In case you haven’t heard, astronomers have discovered the missing matter in our universe. According to the current cosmological model, matter is dispersed through the universe in a 70% dark energy, 25% dark matter, and 5% ordinary matter ratio. The ordinary matter, like we all know and love, has only been measured to around 50% of what they thought was out there. This missing matter was hiding where they thought it might be, but had no direct evidence to show. Until now. This matter was assumed to be in gaseous form residing in the vast distances of space, but we had no way to measure it.
There are these occurences known as FRB’s (Fast Radio Bursts) A FBR was caught recently (last year sometime). With very quick follow ups with other observational telescopes they were able to pinpoint the location of the FRB. Using the redshift analysis they determined this galaxy is 6 billion light years out.
While we can detect FRB’s, they havent been able to get a location on one quick enough to determine it’s location. They got this one. Which is only part of the challenge. Knowing the distance is only 1 key aspect, but a big one.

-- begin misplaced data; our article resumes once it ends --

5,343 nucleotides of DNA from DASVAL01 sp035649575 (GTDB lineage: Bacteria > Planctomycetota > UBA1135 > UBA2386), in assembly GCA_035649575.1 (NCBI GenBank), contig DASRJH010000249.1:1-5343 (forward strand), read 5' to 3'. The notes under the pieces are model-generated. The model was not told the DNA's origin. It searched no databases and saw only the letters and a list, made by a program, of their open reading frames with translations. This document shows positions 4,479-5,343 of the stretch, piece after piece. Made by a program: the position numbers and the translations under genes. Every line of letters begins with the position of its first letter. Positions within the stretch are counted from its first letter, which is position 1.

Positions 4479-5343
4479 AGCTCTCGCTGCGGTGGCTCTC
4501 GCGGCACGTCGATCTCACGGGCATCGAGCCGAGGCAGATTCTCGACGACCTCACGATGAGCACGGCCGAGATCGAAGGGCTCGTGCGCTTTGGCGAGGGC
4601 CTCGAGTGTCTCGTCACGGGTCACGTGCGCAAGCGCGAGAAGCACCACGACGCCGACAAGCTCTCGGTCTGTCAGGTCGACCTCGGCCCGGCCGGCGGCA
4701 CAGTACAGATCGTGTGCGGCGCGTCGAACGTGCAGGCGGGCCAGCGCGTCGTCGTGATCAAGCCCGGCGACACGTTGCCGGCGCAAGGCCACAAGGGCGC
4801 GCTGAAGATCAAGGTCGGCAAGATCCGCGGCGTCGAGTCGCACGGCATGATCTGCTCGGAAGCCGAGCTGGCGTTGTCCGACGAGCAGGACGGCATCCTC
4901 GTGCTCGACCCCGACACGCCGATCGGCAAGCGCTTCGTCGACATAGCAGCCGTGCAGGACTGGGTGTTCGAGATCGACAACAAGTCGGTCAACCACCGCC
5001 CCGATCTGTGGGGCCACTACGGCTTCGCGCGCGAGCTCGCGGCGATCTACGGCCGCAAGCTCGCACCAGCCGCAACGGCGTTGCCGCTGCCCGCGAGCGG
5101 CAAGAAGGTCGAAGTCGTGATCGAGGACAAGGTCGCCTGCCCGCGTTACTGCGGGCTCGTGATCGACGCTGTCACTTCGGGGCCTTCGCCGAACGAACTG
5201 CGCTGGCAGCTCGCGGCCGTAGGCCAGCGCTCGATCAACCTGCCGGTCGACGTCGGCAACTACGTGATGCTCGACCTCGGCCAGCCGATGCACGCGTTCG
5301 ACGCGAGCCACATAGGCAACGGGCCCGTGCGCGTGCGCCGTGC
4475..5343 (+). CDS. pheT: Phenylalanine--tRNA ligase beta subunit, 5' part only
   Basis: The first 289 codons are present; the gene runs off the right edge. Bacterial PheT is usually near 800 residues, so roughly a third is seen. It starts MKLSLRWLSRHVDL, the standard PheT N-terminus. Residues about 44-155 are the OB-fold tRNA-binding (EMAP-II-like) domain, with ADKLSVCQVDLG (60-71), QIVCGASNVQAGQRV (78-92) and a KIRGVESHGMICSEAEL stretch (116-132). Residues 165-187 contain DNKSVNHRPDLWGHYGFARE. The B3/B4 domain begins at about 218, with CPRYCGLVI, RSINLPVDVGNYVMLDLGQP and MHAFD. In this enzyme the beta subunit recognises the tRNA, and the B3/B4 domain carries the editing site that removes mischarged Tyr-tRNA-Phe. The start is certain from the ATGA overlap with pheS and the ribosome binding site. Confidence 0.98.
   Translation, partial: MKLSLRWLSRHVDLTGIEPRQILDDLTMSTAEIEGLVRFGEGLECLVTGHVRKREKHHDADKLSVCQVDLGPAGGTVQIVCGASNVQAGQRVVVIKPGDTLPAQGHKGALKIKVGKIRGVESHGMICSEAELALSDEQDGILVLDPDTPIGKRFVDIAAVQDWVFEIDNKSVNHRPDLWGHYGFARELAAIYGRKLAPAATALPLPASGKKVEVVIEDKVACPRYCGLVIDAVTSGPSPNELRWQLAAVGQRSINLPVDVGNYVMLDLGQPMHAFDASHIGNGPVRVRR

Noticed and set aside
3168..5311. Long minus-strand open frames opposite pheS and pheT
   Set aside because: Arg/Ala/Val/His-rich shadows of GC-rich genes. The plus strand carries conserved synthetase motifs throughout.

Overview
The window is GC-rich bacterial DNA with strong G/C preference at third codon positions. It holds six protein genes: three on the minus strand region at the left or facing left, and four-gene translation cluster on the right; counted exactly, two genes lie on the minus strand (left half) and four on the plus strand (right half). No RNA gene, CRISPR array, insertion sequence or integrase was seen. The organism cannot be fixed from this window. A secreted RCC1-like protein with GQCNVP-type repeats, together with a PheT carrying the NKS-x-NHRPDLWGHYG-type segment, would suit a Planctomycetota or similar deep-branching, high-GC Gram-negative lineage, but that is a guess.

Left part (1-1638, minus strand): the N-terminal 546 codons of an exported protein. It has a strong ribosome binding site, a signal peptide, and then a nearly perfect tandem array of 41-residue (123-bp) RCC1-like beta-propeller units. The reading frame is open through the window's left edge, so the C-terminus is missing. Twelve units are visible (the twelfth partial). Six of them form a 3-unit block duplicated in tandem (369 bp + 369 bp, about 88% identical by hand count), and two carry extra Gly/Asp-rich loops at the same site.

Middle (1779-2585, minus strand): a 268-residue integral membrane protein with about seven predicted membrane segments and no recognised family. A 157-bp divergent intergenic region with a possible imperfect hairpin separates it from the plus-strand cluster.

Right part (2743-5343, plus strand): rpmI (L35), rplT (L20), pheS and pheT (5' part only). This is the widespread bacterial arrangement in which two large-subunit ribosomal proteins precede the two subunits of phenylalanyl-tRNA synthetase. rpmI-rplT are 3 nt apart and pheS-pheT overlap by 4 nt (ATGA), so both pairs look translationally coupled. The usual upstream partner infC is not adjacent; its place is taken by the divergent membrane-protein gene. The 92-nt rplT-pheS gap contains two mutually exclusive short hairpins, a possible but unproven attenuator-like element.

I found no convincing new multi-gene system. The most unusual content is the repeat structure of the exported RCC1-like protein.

Now what they know about these FRB’s is the radio waves disperse as they travel through matter in space. The radio waves with higher energy/frequency arrive before the lower frequency waves. The amount of dispersion depends on the amount of matter they encounter. This discrepency combined with the location of the event that caused the FRB allowed them ( I am not sure who they are) to indirectly measure the matter these radio waves traveled through. It fits the model!
This is kind of a big deal actually. When data comes together to confirm a working theory we have what is known as science. Science being the best way known to understand this big old universe we live in. It works so much better than those other ways of knowing, and they can show their work!
I caught this first from Science Daily:
Also Phil Plait over at Bad Astronomy did a great write up. I borrowed some of his knowledge of the radio wave dispersion in my write up. Mr. Plait goes into much detail, and considers the causes of FRB’s: